FIG. 7 shows the transfer of CDs, which can take place using the same apparatus as the transfer of larger-format printed products, such as jobbing-work products, newspapers, periodicals or parts thereof, which are shown in FIGS. 1 to 6.

The apparatus can be arranged and operated in virtually all positions. This is the case in particular because the products can be conveyed with positive guidance and the spacing between the conveying nip 5 and conveying arrangement 7 can be kept minimal.

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Referenced by
Citing PatentFiling datePublication dateApplicantTitle
US8602411Aug 10, 2011Dec 10, 2013Ferag AgMethod and device for combining sheet-like products with further sheet-like products, and apparatus for conveying sheet-like products, in particular printed products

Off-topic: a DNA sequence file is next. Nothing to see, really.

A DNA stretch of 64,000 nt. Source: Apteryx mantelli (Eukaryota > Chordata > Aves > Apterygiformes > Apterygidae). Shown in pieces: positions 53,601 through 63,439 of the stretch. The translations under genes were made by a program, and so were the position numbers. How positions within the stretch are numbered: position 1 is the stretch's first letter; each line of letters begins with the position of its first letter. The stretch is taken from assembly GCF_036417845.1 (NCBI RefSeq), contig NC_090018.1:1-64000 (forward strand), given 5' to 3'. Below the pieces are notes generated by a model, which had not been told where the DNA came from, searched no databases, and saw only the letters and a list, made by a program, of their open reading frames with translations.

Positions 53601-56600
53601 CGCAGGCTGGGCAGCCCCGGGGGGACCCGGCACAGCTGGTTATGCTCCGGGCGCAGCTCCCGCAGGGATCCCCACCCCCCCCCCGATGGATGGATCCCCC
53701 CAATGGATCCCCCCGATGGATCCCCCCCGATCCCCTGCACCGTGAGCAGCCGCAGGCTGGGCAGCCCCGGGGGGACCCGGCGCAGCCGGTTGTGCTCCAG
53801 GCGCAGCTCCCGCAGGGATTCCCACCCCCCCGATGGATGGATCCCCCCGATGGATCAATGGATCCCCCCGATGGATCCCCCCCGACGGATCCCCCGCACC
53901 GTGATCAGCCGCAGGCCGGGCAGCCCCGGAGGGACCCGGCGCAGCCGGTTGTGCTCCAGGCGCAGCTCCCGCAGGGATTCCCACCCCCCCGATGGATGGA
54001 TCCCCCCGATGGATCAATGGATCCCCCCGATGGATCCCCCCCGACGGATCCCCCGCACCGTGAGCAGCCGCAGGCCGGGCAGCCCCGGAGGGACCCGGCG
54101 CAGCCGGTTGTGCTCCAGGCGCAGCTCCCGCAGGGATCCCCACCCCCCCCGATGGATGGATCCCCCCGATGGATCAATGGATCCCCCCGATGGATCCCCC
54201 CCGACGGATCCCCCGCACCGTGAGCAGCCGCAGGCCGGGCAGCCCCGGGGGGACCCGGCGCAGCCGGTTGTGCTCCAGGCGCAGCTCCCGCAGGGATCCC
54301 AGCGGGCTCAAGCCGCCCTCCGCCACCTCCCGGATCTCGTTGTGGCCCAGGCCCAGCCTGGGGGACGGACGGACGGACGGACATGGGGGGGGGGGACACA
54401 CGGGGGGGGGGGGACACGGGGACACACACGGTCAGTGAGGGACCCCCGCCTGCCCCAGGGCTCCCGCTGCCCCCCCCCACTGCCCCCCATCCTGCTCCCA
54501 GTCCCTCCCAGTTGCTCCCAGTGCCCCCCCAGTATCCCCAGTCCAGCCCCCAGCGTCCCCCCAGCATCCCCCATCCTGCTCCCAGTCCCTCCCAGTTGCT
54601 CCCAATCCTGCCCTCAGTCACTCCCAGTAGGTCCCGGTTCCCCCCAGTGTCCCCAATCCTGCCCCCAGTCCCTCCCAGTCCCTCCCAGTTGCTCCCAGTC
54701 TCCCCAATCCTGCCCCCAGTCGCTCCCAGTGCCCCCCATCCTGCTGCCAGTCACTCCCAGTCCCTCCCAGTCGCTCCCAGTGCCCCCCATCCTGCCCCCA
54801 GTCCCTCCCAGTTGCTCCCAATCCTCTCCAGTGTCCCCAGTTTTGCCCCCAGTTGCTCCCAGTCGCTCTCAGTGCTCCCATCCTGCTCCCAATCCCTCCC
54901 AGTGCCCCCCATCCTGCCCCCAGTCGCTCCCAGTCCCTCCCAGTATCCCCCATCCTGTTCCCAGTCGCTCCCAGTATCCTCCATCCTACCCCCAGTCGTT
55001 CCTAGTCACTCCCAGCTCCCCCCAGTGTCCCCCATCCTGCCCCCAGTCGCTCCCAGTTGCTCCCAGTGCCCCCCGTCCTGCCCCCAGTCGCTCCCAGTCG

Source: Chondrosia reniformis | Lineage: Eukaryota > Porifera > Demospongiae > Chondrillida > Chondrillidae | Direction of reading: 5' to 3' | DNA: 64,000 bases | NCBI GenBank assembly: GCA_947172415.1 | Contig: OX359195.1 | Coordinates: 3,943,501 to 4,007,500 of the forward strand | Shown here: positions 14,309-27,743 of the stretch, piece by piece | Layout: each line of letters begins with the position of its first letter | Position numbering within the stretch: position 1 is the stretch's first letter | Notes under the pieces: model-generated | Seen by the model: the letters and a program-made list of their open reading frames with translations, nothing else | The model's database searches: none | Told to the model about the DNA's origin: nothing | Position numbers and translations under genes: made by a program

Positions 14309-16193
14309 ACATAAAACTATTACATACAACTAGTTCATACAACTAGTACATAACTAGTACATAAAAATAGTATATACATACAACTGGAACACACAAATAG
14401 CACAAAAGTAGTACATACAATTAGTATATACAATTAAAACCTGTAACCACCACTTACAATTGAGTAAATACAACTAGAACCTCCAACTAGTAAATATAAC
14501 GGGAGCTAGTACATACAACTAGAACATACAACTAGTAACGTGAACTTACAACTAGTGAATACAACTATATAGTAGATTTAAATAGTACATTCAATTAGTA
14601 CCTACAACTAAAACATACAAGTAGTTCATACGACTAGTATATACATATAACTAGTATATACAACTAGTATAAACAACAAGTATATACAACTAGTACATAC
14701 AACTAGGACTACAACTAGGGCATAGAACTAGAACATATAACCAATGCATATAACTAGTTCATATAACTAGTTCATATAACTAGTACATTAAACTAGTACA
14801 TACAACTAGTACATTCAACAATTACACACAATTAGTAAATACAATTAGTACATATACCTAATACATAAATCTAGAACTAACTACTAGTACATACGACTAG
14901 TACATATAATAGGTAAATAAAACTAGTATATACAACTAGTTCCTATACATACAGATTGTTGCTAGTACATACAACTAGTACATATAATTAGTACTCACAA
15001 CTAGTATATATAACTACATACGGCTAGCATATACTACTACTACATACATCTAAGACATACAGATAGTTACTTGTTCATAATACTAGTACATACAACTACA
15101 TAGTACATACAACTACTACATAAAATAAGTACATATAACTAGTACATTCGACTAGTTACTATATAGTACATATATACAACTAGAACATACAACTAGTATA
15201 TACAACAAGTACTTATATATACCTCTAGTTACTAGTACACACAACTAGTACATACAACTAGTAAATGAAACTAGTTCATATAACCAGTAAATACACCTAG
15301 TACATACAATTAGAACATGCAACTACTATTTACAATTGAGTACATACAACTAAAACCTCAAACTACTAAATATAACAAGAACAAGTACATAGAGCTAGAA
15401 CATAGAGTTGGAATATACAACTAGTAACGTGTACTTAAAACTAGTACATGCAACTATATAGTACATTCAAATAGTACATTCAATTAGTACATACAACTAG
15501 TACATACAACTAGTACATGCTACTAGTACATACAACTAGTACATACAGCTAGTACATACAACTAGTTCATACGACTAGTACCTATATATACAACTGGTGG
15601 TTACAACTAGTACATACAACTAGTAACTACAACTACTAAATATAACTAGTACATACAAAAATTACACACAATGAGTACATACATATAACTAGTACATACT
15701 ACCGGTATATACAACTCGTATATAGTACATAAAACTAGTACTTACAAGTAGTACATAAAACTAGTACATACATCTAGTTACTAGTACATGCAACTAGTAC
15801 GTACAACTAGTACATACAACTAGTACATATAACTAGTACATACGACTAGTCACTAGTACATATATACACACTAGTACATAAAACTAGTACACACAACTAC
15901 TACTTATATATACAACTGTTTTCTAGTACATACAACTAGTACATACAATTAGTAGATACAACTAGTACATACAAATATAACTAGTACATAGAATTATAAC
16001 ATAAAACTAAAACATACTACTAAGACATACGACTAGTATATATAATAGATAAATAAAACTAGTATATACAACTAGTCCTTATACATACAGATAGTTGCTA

US9446612Dec 11, 2015Sep 20, 2016Xerox CorporationMultiple-gripper architecture for multi-sheet-length digital printing
Classifications
U.S. Classification271/3.24, 271/268
International ClassificationB65H29/04
Cooperative ClassificationB65H2301/44712, B65H9/004, B65H29/003, B65H2301/512125, B65H2301/4474, B65H2301/361, B65H29/669
European ClassificationB65H29/00D, B65H29/66P, B65H9/00B
Legal Events
DateCodeEventDescription
Sep 26, 2003ASAssignment
Owner name: FERAG AG, SWITZERLAND
Free format text: ASSIGNMENT OF ASSIGNORS INTEREST;ASSIGNORS:RAMSEIER, MARCEL;STUDER, BEAT;REEL/FRAME:014555/0656
Effective date: 20030903
Sep 22, 2011FPAYFee payment
Year of fee payment: 4
Oct 13, 2015FPAYFee payment
Year of fee payment: 8